In 1850 people didn’t know how their favorite symphony sounded.
Back then, it was common for musicians to work hectic schedules and perform multiple shows in a row. Instruments were frequently out of tune and good, consistent timing was fairly new. In addition, going to the symphony was a big deal: you dressed up, you hitched up the horses, you went into town.
You might only hear your favorite symphony 5 or 6 times in your life. Each time it was probably slightly in a different key, with a slightly different tempo, played with slightly different instruments, and each time you actively strained to hear and remember how it all sounded.
You would sit very attentively, absorbing each and every note and drumbeat of the symphony. It was a play, a painting, an imaginary world come to life, and you were living in it. It was magic.
Want some fun diversion? That was different too. You could read, which required an above average education and concentration. The more you read, however, the more you could read, so it was a self-reinforcing pastime. You could perform music, which also took years of study and was self-reinforcing. Then there were games, which mostly either involved physical exercise or concentration.
Everything back then took work and time. In rural America, it wasn’t unusual to walk five miles to a friend’s house to play a few games of checkers. Life was monotonous and physically challenging. In the countryside there was no plumbing and electricity hadn’t been invented yet. You spent a lot of time hauling around water, chopping firewood, planting and tending crops. It took nearly continuous physical activity. Leisure was no different: it took time, work, and active minds.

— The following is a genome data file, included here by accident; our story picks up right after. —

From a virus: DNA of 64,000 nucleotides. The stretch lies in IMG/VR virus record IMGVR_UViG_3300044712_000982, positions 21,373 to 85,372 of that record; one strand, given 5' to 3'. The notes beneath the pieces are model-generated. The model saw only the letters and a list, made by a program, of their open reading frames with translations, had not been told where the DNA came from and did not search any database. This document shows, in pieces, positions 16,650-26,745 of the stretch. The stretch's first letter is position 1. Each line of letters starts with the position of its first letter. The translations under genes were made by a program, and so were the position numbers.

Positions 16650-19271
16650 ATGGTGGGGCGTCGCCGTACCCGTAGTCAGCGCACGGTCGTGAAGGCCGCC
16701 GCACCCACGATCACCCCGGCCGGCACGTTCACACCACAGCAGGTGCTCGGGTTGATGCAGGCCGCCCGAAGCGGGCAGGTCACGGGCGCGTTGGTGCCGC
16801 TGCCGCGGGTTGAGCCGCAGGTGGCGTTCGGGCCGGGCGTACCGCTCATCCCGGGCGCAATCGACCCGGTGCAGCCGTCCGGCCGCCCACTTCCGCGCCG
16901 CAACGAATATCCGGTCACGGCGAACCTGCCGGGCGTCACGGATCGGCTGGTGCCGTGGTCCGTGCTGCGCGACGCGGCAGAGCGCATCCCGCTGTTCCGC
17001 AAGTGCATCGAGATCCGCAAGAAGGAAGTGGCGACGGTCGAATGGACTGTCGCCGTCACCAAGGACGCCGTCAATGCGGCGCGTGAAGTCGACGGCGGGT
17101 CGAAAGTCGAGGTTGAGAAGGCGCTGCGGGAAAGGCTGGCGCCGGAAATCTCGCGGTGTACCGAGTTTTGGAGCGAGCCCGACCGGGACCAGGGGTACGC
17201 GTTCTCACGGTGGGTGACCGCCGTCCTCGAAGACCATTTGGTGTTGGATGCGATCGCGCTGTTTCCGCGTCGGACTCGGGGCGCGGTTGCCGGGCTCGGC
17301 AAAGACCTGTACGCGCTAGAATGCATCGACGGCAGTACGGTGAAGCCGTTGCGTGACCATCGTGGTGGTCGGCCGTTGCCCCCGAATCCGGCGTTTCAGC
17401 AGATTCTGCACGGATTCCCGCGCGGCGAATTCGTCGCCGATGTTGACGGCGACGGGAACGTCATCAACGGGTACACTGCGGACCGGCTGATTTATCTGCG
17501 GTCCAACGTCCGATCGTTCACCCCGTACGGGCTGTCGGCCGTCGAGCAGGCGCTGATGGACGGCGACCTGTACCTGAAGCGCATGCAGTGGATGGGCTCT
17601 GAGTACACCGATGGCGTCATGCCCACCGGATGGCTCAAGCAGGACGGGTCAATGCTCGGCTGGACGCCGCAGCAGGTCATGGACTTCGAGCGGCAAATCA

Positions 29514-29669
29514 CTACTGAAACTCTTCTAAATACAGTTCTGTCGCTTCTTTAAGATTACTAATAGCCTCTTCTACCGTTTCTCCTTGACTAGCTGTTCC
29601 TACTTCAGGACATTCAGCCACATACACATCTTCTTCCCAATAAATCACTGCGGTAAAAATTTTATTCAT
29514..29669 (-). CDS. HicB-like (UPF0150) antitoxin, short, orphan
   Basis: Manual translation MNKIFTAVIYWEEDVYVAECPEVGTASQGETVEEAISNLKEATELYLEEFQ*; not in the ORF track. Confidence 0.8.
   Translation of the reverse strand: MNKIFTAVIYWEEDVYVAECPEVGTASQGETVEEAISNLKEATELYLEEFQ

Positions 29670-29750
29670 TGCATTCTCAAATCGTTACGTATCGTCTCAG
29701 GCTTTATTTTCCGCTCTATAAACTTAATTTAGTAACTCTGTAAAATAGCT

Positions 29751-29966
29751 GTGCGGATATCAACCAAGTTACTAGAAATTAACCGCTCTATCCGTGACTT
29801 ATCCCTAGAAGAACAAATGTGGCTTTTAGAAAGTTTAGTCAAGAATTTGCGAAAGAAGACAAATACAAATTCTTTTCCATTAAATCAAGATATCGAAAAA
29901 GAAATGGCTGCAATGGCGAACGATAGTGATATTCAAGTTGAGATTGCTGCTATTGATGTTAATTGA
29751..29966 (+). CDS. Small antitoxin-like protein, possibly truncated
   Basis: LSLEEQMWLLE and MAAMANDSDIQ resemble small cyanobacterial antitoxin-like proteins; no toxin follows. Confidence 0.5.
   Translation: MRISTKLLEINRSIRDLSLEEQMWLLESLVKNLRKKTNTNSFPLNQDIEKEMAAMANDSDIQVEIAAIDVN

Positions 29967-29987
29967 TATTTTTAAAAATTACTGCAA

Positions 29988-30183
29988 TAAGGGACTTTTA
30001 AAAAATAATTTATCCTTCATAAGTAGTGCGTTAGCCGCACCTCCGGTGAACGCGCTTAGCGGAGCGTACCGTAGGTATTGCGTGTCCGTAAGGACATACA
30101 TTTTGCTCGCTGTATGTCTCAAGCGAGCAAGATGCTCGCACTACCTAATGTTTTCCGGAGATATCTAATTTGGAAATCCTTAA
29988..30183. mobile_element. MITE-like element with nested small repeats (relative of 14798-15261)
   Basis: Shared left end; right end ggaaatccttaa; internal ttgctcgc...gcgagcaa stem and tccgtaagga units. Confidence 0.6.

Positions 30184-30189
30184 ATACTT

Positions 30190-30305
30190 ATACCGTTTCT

Want to socialize, hang out with the buds? It was a big deal, a special day. You’d either walk a ways or get on your horse and ride. If it were a really big day, like election, you’d hitch the wagon up to the plow team. It was a lot of work and hassle, but eventually you’d end up at the dance, the election, the church, the pub, or wherever. There would be drinking and story-telling ugoing on for hours on end. Hey — these were your friends and it took a lot of hassle to spend time with them. For instance, when the American Colonies were formed, Ben Franklin and a few other delegates threw a kegger before everybody else arrived that went on for several days.
The chemical diversion for the vast majority of people was alcohol. Who can forget Franklin’s famous quote about wine?
“Behold the rain which descends from heaven upon our vineyards; there it enters the roots of the vines, to be changed into wine; a constant proof that God loves us, and loves to see us happy.”
It wasn’t an ideal life by any means, but by contrast within 50 years the devil himself paid a visit to western society and it made those days look like a picnic.
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